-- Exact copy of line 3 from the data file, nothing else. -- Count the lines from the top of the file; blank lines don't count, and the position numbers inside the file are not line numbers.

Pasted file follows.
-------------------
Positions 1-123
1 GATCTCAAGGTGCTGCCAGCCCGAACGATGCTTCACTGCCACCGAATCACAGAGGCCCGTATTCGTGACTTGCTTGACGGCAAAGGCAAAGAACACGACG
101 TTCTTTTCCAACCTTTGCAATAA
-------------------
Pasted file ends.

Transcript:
101 TTCTTTTCCAACCTTTGCAATAA